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Three-legged dogs care less about injuries than some owners

‘Tripawds’ tend to live happy, normal lives, despite humans feeling bad for them
Merry, a three-legged dog, makes her way down the steps to Cassidy Crisp with La Plata County Humane Society on Feb. 1 in front of the Main Mall in Durango. (Jerry McBride/Durango Herald)

When Merry arrived at La Plata County Humane Society in mid-December, she was abandoned with no tags and had a broken hind leg – possibly after having been hit by a car along La Posta Road (County Road 213) south of Durango.

The veterinarians at the Humane Society were unable to save the leg.

Merry, now a “tripawd,” has made a remarkable recovery in the last two months.

She bounds forward on her two front legs while her hind leg does double duty to keep up. Her tail, almost as long as a leg, wags in delight as she receives attention from Humane Society staff members and animal lovers who stopped to say hello recently in downtown Durango.

“She’s one of the most well-behaved dogs in the kennel,” said Cassidy Crisp, media relations manager with the Humane Society.

James Claw looks on as Zoey Yazzie gets a high-five from their dog Beans, who is missing his front leg on Feb. 1 in Durango. (Jerry McBride/Durango Herald)

Dogs tend to cope with amputations better than humans, said Jim Nelson, who started Tripawds, a nonprofit based in Texas that provides resources and community forums to the parents of three-legged dogs nationwide.

“The dog will adapt,” he said. “They’ll wake up with one less leg, they’ll adjust, they’ll overcome and they’ll go be a dog. … It’s the people that freak out.”

Dogs adjust so quickly that they can hurt themselves in the weeks after surgery because they want to go and play, he said. They don’t mope around and feel sorry for themselves.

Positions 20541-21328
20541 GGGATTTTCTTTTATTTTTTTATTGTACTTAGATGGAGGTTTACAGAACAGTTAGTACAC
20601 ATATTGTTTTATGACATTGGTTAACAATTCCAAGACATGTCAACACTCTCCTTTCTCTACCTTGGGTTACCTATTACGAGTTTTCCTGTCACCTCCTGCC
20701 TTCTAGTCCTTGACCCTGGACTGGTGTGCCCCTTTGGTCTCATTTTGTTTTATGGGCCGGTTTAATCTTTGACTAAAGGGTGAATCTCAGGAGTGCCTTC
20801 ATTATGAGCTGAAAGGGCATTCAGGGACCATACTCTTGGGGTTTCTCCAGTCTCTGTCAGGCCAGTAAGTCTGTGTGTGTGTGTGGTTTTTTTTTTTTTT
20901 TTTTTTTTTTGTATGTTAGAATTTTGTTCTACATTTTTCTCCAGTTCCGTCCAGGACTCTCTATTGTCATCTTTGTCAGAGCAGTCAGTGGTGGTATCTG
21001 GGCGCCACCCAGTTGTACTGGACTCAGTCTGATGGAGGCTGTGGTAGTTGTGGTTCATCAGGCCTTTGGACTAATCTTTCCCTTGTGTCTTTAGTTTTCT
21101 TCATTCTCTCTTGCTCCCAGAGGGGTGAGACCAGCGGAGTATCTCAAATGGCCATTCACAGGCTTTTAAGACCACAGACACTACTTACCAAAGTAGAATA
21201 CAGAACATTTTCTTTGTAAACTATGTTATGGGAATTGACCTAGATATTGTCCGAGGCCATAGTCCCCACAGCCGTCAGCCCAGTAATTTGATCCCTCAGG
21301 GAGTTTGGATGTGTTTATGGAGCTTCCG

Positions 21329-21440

The Tripawds nonprofit does not maintain data on what percentage of dogs have only three legs.

“It’s a great project that we hope to fund someday,” Nelson said.

But the leading cause of amputations is cancer, he said, followed by injury from being hit by a car or jumping from a moving vehicle.

Another leading cause is neglect, Nelson said. Dogs who live most of their days on a chain or a cord can become tangled up with the tether, causing a limb to be strangled, he said.

“We’ve seen accidents and snake bites and tick bites and all sorts of reasons,” Nelson said.

Cassidy Crisp, with the La Plata County Humane Society, walks Merry, a three-legged dog, down Main Avenue as Ashley Gates and Jamie Livenick stop to give her a pet on Feb. 1 in Durango. (Jerry McBride/Durango Herald)

Owners of three-legged dogs often field the same basic questions from nearly everyone they encounter: How did your dog lose its leg? How has the amputation impacted your dog’s mobility?

Nelson said by and large, three-legged dogs can do all the same things as four-legged dogs, including playing fetch, going for walks and running up and down stairs. But the key to recovery is rehab, he said.

During the immediate recovery phase, pain management is crucial, he said. Dogs, like humans, need a cocktail of pain medications to help them recover.

For longer-term care, three-legged dogs should visit a certified rehab therapist who can help animals with weight-bearing management and core exercises, Nelson said. His nonprofit believes so strongly in the value of rehab that the foundation will pay for an owner’s first visit to a certified rehab therapist.

Sandy Gilpin, who adopted Posh, a three-legged dog in 2018 from the Humane Society, said a common reaction among those who are meeting Posh for the first time is “aw, poor thing.”

“I go, ‘Don’t feel sorry for her, she’s living a fabulous life,’” Gilpin said. “She can jump just as high (as other dogs) and is super adaptable to everyday things.”